This painting of Charles Borromeo is in the St. Hermes Church in Ronse, Belgium
This painting of Charles Borromeo is in the St.
Hermes Church in Ronse, Belgium
Charles (Carlo) Borromeo, a leading Catholic figure who led the movement to combat the spread of Protestantism, was born on this day in Milan in 1538. 

Part of the noble Borromeo family, he became a Cardinal and brought in many reforms to benefit the Church, which made him unpopular at the time.

But he was held in high regard after his death and was quickly made a saint by Pope Paul V.

Borromeo was born at the Castle of Arona on Lake Maggiore, near Milan. His father was Count of Arona and his mother was part of the Medici family.

He was educated in civil and canon law at the University of Pavia.

When his uncle, Cardinal Giovanni Angelo Medici became Pope Pius IV in 1559, Borromeo was brought to Rome and given a post in the Vatican.

The following year the Pope made him a Cardinal and asked him to supervise the Franciscans, Carmelites and Knights of Malta and organise the last session of the Council of Trent, which was being held in Trento to reform the Church and counter the spread of Protestantism.  The Council issued a long list of decrees covering disputed aspects of the Catholic religion as well as denouncing what it considered to be heresies committed in the name of Protestantism.

When Borromeo’s older brother died, the family wanted him to leave the Church and marry and have children to continue the family name, but he would not give up his calling.

However, the death of his brother and also his contact with the Jesuits encouraged him to lead a stricter, more Christian life.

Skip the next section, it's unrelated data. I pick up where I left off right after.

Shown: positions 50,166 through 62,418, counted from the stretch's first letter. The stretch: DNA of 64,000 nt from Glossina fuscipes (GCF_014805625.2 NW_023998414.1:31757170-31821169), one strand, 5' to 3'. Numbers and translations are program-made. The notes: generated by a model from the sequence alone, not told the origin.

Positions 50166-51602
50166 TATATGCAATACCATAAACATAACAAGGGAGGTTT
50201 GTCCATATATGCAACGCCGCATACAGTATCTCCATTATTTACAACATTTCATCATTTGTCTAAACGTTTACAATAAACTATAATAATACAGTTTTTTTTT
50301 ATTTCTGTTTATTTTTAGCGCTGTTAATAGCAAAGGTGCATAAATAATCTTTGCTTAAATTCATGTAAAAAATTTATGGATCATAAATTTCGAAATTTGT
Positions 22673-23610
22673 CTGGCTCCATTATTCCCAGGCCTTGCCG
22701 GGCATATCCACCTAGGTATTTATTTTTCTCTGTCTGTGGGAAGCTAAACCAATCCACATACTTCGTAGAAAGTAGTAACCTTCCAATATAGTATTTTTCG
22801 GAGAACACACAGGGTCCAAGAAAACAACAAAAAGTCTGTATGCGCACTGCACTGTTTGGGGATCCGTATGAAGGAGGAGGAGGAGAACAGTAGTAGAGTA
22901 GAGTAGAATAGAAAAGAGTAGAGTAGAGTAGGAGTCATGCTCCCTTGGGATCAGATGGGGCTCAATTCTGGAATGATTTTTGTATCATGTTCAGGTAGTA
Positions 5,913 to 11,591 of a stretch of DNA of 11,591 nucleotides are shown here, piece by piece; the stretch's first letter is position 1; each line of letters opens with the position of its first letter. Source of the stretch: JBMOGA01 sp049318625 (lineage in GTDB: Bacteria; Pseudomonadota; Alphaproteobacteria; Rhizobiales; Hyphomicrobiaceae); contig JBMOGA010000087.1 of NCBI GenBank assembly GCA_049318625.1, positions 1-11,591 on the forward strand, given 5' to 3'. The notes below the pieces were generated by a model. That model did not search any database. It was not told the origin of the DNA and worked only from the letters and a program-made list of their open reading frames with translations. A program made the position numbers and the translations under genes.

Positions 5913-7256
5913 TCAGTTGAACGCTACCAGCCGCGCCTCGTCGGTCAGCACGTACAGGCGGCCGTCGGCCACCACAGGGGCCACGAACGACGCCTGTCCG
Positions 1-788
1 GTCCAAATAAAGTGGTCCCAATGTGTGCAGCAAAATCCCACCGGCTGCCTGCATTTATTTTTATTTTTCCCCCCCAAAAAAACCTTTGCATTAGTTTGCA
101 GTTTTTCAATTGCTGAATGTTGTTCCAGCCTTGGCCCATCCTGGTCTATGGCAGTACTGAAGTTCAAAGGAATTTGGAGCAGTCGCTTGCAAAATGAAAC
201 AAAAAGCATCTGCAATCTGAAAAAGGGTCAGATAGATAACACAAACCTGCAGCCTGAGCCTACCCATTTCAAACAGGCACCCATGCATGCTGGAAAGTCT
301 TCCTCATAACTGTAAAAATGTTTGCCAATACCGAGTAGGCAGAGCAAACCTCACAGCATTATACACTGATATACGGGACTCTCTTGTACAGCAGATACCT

Borromeo was made a bishop in the Sistine Chapel in 1563 and became Archbishop of Milan in 1565.

The colossal statue of Charles Borromeo in his home town of Arona on Lake Maggiore
The colossal statue of Charles Borromeo
in his home town of Arona on Lake Maggiore
Before he left Rome, where he had personally overseen church reforms, a nobleman remarked that the city was ‘no longer a place to enjoy oneself or make a fortune’.

Borromeo also reformed Milan after he arrived, simplifying church interiors, clearing away ornaments and banners and separating the sexes during worship.

He believed that many abuses in the church were caused by the ignorance of the clergymen and he established seminaries for the education of candidates for holy orders.

His reforms met with some opposition and a shot was once fired at him when he was in his own chapel. His survival was later considered to be miraculous.

When famine and plague struck Milan, Borromeo used all his own money and then got himself into debt in order to feed the hungry.

He faced increasing opposition while trying to implement the reforms to the Church dictated by the Council of Trent, but in 1584 he became ill with fever and died soon afterwards at the age of just 46.

Even a biographer who admired him described him as an ‘austere, humourless and uncompromising personality.’

But after Borromeo’s death his popularity increased and he was canonised in 1610 and eventually became venerated as a Saint of Learning and the Arts all over the world.

His nephew, Federico Borromeo, furthered his uncle’s support for learning by founding the Ambrosian Library in Milan.

Many churches, colleges, seminaries and even cities throughout the world have been named after Charles Borromeo.  The city of Saint Charles in Louisiana, for example, is named after him, as is the Brazilian city of São Carlos.

Travel tip:

Arona, where Charles Borromeo was born, is a town on Lake Maggiore in the province of Novara. One of its main sights is the Sancarlone, a giant statue of Saint Charles Borromeo made from bronze. It is second in size only to the Statue of Liberty and is believed to have been looked at by the architects of the Statue of Liberty when they were producing their own design.

The Biblioteca Ambrosiana in Milan
The Biblioteca Ambrosiana in Milan
Travel tip:

The Pinacoteca Ambrosiana in Piazza Pio XI in Milan was established in 1618 to house paintings, drawing and statues donated to the Biblioteca Ambrosiana, a library founded in the same building by Cardinal Federico Borromeo a few years before. In addition to works of art, the museum keeps curiosities such as the gloves Napoleon wore at Waterloo and a lock of Lucrezia Borgia’s hair, in front of which famous poets such as Lord Byron and Gabriele D’Annunzio spent a lot of time drawing inspiration. Visit for more information.